"No Way Out" – Nuclear Weapons Remain An Important Factor in International Politics
During the 1962 Cuban Missile Crisis, the American movie director Stanley Kubrick decided to emigrate with his family to Australia. He had read that in the event of a nuclear confrontation between the two superpowers, Australia would be the place with the least radioactive fallout. However, when Kubrick, who had already ordered more than one hundred suitcases for his journey, found out that there was only one shared bathroom for every two cabins on the ship to Australia, he cancelled the trip. For the film-maker – a man plagued by all manner of phobias – the thought of having to share a bathroom with strangers suddenly seemed worse than the fear of dying in a nuclear inferno. Kubrick stayed in the United States – and a short time afterward worked through his fears of nuclear war in his satirical masterpiece Dr. Strangelove or: How I Learned to Stop Worrying and Love the Bomb.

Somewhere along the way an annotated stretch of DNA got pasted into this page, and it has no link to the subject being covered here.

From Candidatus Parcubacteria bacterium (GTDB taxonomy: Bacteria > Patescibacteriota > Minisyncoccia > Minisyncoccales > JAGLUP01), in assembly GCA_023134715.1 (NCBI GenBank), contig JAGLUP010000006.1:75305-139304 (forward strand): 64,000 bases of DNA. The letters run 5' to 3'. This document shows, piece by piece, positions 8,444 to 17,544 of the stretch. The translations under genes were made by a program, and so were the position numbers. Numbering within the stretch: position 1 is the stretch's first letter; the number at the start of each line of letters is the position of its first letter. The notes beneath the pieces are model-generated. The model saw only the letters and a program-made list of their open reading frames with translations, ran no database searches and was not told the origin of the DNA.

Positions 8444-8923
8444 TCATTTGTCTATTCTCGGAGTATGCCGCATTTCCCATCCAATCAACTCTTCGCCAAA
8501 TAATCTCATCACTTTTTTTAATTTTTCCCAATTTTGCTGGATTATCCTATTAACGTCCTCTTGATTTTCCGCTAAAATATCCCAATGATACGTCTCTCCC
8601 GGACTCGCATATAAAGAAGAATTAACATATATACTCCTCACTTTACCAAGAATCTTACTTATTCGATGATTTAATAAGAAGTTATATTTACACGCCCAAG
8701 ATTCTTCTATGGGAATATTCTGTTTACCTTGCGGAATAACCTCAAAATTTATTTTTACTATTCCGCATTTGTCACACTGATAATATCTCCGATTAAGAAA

On the face of it, Kubrick’s behavior seems utterly contradictory. Such was his embarrassment that the friend in whom he confided this episode only published details of it after Kubrick’s death. But even though the American director was doubtless an eccentric character, his inner conflict cannot be held too much against him. Nuclear weapons are the absolute embodiment of contradiction. Their enormous destructive power makes their use latently suicidal. Yet it is precisely these potentially disastrous consequences that exercise a form of restraint over the international community. Thus the nuclear age has produced many conventional wars, but two nuclear powers have not yet used nuclear weapons against each other. Nuclear deterrence cannot prevent every type of war, but it is always present when existential issues are at stake. As the former U.S. Defense Secretary James Schlesinger accurately noted, in this sense nuclear weapons are “used” every day.